From mass-market launch in 1950’s, the package holiday grew year on year, with consumers loving the ease1. In their hay day, nearly 60% of UK holiday makers were taking package breaks2.
But come the 1990s, independent travel surged and package holidays became a bit “naff”. Consumers sought to go it alone and travel the less trodden paths.
20 years later, the trend for new and personally curated experiences keeps growing, with customers choosing to stay away from the one-size fits all package breaks of the past. Since 2014 there’s been a 21% growth in revenue from tours, attractions, events and activity add ons3. Travellers (not tourists) are determined to come back from their holiday with a new skill, a richer spirit and unforgettable memories.
The key is offering the best of both: a wider variety of new experiences within a package environment. Giving consumers the option to make their holiday their own.
But too many possibilities can leave consumers feeling overwhelmed and indecisive. For the travel industry, this can equate to lost sales. Offering more, generating less.
So how do you help your customers plan without presenting an overwhelming menu of ideas?
Get to know your customers
Spend time understanding their needs, wants, and most importantly, motivations. Knowing what customers are looking for and why can help your business tailor its offering.
As marketers, this can help create personas of customers (key groups that want and behave similarly). You can then cluster and frame the products and services available to them, based on their reasons for travel.
It could be something simple like First Choice which offers Family, Premium and Adult Only options. Or better still, hotels.com which allows customers to filter by theme – Romantic, Adventure or Shopping.
Two ways to learn more about your customers are:
Ask. Add questionnaires, surveys and polls into your communications. Set up a customer panel or ask customers to attend a focus group.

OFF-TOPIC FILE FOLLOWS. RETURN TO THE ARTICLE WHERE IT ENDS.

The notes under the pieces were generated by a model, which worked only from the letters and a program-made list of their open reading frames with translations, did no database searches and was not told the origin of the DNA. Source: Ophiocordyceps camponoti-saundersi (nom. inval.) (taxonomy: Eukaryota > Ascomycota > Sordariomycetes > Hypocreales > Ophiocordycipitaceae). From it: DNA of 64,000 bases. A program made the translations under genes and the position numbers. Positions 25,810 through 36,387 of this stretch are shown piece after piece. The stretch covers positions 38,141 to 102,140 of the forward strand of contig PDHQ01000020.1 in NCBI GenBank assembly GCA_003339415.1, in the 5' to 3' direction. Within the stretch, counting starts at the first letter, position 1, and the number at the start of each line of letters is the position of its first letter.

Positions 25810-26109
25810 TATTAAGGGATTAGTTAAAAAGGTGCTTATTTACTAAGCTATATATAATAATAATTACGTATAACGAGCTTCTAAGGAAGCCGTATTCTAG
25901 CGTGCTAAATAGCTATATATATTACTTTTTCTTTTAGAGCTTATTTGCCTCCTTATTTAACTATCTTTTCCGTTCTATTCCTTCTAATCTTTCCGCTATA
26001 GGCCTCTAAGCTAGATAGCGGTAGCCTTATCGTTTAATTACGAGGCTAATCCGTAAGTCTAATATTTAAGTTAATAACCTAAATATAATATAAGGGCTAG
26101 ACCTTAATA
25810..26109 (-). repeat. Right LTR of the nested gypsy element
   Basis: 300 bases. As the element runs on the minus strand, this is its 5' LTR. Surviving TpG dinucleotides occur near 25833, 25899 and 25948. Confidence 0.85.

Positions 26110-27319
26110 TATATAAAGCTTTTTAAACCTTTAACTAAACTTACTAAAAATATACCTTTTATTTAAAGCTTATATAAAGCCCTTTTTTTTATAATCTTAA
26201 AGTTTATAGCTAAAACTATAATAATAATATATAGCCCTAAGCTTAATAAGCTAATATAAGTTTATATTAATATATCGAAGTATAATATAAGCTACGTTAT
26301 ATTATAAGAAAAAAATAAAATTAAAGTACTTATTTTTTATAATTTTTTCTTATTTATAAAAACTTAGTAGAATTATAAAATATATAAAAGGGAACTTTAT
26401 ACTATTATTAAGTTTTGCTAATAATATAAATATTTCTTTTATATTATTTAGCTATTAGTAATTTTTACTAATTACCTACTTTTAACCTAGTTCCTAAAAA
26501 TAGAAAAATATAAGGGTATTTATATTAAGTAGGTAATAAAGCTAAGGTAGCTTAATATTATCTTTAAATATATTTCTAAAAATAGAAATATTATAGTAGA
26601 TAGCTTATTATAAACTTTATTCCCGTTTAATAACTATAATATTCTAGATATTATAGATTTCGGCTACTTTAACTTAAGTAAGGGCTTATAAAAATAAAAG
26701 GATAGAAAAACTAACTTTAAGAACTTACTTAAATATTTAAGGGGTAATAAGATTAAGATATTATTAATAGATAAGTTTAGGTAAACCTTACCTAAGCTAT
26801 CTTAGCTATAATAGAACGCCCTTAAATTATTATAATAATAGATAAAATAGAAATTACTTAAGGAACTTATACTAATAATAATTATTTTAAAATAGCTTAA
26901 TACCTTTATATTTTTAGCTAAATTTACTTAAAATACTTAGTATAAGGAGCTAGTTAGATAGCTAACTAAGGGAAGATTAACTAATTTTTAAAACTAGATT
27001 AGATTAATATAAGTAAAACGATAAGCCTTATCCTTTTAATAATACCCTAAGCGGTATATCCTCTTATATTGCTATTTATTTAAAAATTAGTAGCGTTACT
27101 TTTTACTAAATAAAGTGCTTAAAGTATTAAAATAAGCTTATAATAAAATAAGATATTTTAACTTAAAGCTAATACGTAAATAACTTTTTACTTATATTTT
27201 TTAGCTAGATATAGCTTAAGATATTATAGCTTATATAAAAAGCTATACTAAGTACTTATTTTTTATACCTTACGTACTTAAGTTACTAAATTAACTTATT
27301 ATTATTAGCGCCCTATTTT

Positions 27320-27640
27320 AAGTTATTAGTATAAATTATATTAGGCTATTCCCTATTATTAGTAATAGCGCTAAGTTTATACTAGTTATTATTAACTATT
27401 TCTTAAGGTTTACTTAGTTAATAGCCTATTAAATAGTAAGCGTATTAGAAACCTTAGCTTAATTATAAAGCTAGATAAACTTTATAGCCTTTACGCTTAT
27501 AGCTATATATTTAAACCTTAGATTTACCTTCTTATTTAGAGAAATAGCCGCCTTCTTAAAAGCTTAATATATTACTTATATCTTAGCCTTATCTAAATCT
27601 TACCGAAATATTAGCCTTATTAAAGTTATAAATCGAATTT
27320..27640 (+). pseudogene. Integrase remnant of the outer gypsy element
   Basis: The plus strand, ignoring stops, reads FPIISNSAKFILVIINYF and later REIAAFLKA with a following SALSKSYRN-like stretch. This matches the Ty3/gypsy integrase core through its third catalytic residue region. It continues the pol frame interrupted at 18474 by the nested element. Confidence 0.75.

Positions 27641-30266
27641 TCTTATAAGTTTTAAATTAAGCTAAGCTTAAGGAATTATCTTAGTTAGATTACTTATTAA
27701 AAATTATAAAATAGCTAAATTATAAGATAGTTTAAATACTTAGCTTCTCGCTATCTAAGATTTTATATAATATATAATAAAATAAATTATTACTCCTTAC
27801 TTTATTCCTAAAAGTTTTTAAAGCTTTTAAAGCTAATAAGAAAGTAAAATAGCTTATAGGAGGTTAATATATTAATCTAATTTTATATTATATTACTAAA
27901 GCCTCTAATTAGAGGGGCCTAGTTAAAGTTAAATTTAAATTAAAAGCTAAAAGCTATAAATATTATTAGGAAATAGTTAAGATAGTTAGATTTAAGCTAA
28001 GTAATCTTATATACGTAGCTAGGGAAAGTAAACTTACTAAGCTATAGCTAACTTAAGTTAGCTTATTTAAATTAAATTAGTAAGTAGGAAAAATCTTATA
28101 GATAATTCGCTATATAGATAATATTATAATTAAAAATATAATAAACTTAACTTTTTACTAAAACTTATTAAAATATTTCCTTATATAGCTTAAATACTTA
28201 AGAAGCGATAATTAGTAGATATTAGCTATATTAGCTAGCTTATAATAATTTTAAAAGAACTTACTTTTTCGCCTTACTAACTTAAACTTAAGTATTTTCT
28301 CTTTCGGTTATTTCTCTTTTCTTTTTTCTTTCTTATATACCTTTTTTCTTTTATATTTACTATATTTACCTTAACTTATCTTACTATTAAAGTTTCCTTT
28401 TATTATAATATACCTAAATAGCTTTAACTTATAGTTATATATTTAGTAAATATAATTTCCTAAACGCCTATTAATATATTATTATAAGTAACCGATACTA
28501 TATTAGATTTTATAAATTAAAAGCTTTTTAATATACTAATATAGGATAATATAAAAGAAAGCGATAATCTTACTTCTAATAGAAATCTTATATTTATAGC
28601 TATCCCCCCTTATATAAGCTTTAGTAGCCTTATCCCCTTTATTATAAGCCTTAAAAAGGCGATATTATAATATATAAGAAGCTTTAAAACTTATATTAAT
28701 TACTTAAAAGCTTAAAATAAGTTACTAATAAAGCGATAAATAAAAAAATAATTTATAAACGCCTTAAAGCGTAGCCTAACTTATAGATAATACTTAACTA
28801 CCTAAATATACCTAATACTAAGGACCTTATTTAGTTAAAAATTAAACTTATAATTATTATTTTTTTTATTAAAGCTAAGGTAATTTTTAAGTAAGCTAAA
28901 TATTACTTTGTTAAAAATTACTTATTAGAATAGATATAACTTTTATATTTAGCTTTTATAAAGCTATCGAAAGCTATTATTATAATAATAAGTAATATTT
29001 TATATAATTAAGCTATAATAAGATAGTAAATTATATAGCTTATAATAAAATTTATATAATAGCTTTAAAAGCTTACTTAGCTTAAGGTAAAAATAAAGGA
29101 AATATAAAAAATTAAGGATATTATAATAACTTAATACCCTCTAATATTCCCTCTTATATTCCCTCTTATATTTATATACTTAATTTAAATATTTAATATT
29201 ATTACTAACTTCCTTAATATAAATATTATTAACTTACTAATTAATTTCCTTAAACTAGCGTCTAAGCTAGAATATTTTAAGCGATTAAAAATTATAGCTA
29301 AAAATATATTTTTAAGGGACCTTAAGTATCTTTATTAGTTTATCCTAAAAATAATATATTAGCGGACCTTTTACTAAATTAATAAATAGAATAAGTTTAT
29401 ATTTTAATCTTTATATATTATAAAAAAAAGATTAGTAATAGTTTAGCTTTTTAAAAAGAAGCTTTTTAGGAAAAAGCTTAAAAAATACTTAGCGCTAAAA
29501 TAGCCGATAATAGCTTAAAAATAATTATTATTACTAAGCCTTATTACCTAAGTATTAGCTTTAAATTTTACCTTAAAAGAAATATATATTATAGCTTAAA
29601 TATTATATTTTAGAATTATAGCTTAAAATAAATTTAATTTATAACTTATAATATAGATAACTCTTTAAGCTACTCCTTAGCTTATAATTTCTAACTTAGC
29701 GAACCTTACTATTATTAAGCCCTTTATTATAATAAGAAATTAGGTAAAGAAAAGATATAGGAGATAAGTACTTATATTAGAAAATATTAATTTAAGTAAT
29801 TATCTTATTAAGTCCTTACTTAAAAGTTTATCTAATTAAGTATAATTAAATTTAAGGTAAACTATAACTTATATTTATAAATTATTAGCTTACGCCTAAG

Observe. Track what they buy and what they search for.
Take customers on a personal journey
Segmenting customers to serve a reduced list of framed options is one thing, responding to real time behaviour is another. 60% of marketers say real-time data is the most effective source of personalising4.
Listening to what each customer is doing will help you to tailor the experience and content just for them making your next move as personal as it can be but, think carefully about that next move.
81% consumers want a personalised experience (5) but, they don’t want a hotel ad that follows them on Facebook weeks after booking. This isn’t personalisation, it’s unnecessarily holding up a mirror to what a customer has done.
Personalisation is like a conversation – listen, think, respond – keep the topic moving forward. If a customer dropped out, would an alternative be better? Only by testing will you know.
This may seem daunting, but there’s a plethora of technologies available to enable personalisation at scale. But think what you want to do, why and how before you go tech shopping.
Don’t underestimate the power of inspiration
Hyper-personalisation could lead you down the path of marketing by numbers. This may help narrow the choices for guests, but are they being inspired?
How you say what you say has just as big an impact as what you say.
Content creation is often overlooked, especially for CRM, with teams having to beg, steal and borrow from PR or ATL. Make it a priority, spend time creating good content that continually engages and excites customers.
Our role in CRM is to help customers make decisions. This relies on being a both guiding hand to simplify the choices, and the friend that encourages you to try something new.